Small Talk Tips And Topics For Argumentative Essays

How to Write an Argumentative Essay on any Topic

Published 4/24/2013

What is an Argumentative Essay?

An argumentative essay is an essay on any topic which discusses a topic and then makes an argument based on the discussion.

An effective argumentative essay must contain certain elements that will persuade your audience to see things from your perspective. During your essay planning, it’s important to consider your own points, known as the “pro” points, as well as strong arguments for the other side, known as the “con” points in order to shoot them down, making your essay more convincing.

How to Choose a Topic for an Argumentative Essay

In order to write a good essay, you need to find a topic that’s interesting, so that you can easily demonstrate your writing skills and finally get a high grade.

One of the best ways to find a topic for an argumentative essay is to perform a search for topics related to some compelling subject, like politics, religion, abortion, education or home life.

Using the following links, you can find a lot of good topics for your argumentative essay:

200 Prompts for Argumentative Writing

50 Argument Essay Topics

100 Argument or Position Essay Topics

Argumentative Essay Structure

Making sure to select the right structure for your essay is one of the key points of success. Sticking to a recommended essay structure is the best way to properly outline and write it, paragraph by paragraph from the introduction to conclusion, without mistakes.

An argumentative essay is organized according to one of these five patterns: pro-con, con-pro, 3-con, claim / counterclaim or alternating.

PRO-CON Pattern

Recommended for short school essays on any topic.

In this simple pattern for an argumentative essay, you discuss two pro points and one con point.

This pattern contains five paragraphs: introduction, conclusion, and three paragraphs, one for each pro or con point.

CON-PRO Pattern

Recommended for short school essays on any topic.

This pattern for an argumentative essay is very similar to the previous one, but the con point comes first.

The pattern contains five paragraphs: introduction, conclusion, and three paragraphs, one for each pro or con point.

3-CON Pattern

Recommended for short school essays on any topic.

In this pattern for an argumentative essay you don’t explicitly present any particular point, but instead refute three con points.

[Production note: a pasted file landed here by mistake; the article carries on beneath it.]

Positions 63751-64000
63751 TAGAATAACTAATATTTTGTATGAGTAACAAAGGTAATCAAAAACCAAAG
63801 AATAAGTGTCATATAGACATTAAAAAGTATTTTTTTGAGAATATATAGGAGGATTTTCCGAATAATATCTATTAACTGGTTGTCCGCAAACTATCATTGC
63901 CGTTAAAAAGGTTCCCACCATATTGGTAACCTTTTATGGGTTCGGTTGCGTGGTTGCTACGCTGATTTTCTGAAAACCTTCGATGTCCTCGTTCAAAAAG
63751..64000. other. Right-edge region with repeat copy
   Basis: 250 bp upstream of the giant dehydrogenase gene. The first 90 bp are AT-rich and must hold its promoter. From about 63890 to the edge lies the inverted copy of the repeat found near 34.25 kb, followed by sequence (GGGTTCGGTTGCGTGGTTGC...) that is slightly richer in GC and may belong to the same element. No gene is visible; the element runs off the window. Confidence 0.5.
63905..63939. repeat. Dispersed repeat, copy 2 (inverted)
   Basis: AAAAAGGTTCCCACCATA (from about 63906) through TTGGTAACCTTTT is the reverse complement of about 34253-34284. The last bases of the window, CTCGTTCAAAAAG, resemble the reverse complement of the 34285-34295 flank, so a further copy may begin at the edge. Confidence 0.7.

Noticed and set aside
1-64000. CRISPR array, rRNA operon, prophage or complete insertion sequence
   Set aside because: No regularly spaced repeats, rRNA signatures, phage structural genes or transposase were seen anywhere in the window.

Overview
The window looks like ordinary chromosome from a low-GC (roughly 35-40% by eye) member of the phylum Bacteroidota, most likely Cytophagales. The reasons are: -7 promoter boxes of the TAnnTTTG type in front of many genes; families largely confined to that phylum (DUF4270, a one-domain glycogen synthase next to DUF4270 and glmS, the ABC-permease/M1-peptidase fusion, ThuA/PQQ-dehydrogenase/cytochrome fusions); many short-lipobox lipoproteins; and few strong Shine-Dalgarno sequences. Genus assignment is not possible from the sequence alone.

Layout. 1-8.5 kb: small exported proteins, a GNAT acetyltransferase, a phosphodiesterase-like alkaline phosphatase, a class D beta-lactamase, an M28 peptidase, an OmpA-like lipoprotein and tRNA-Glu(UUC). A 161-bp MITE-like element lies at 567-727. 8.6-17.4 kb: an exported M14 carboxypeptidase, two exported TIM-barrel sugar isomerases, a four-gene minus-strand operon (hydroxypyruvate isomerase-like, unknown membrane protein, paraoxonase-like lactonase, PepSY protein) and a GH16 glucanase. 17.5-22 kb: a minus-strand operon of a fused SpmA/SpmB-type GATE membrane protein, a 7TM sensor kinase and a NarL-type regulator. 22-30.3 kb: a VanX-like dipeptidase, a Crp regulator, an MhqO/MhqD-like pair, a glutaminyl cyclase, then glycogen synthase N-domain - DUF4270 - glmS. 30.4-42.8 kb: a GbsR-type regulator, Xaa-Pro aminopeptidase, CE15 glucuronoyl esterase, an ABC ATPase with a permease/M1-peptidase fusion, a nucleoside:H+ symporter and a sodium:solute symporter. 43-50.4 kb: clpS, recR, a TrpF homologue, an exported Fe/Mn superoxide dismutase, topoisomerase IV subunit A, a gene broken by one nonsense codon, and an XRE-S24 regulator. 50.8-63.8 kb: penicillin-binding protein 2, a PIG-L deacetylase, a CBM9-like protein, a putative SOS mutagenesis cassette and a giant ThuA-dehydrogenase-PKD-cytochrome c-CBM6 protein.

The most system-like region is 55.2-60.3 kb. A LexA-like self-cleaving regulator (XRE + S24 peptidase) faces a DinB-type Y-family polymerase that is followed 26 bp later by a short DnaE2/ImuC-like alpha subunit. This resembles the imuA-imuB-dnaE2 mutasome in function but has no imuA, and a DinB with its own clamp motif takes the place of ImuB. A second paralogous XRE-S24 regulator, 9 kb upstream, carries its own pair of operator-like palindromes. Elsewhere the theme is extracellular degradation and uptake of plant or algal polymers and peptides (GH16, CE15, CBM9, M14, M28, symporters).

The pattern contains five paragraphs: introduction, conclusion, and three paragraphs, one for each CON point.

Claim / Counterclaim Pattern

Recommended for advanced school and college essays on any topic.

This pattern for an argumentative essay is more advanced than the previous three, and allows for a more complete development of your argument.

The pattern contains an introduction, a conclusion, and two main parts. In the three paragraphs of the first body part, you refute or rebut three points of the counterclaim. In three paragraphs of the second body part, you make three points in support of your main idea, and provide support for your claims.

Alternating Pattern

Recommended for advanced school and college essays on any topic.

This structure for an argumentative essay provides another option for claim and counterclaim discussion.

The pattern contains an introduction, a conclusion, and three main sections. In two paragraphs of each ,main section,, you refute or rebut one point of the counterclaim and provide one point supporting your claim.

Did you choose an argumentative essay pattern? Great! Now...

After choosing an essay pattern, now all you need is to write your essay, on any topic, according to your chosen structure. Also, be sure to read the A+ writing tips for an argumentative essay on any topic below. Follow these instructions and you will write an excellent argumentative essay.

Writing an A+ Argumentative Essay

Introduction

In an argumentative essay, the introduction is very important. It is where you lay out the main argument that your essay will make, and it gives the reader his/her first impression of your essay.

Start with brief background Information

Every pet owner knows that there are enormous responsibilities that go along with having a cat or dog. You must feed and exercise your pet to keep it physically healthy; you must play with it, and keep it emotionally healthy, too. You have to keep it safe from cars, people, or other animals, and you need to protect other people, property, or pets from your own animal.

Introduce the Topic of Your Essay

There’s another responsibility that not all pet owners think about, however: spaying or neutering, or “fixing.” What does “fixing” your pet mean? Simply put, it means taking your pet to the vet for a quick, cheap surgery that will prevent your pet from ever reproducing.

Explain Why it’s Important

This surgery solves problems that pet owners know about, and some that they might not have considered before.

State Your Position clearly

I believe that all pet owners should be required to have their pets fixed.

Counterclaim refutation paragraph

Clearly state the point

Spaying surgery is expensive.
Spaying surgery is risky.

Persuasively refute or rebut the point using evidence
(logical explanation, facts, statistics, well-known authority opinions)

To refute the point is to prove it is incorrect:

Almost all cities have a fund to help pay for the surgery. Just ask your vet or the local S.P.C.A. (Society for the Prevention of Cruelty to Animals). The cost can be as low as $10.

To rebut the point is to prove that it is irrelevant or not powerful enough:

Spaying or neutering when your pet is young and healthy is almost 100% safe.
On other hand, your animal is in much more danger if it is not fixed, for the urge to run away from home will put your pet in extremely dangerous situations.

Turn this point to the opposite point, thus supporting your thesis

Therefore, there is no way we can agree with this point. Spaying or neutering should be done as soon as you get your pet.

Claim supporting paragraph

Clearly state the point

Spaying is good for the health of your pet.

Provide the supporting evidents (logical explanation, facts, statistics, well-known authority opinions)

Animals who are not fixed can sometimes go crazy trying to find mates. They can injure themselves trying to escape from their homes, or they may fight with other animals when they have escaped. Of course, while running free, they are in danger from cars. And finally, for females who become mothers, we must remember that giving birth is not a safe process.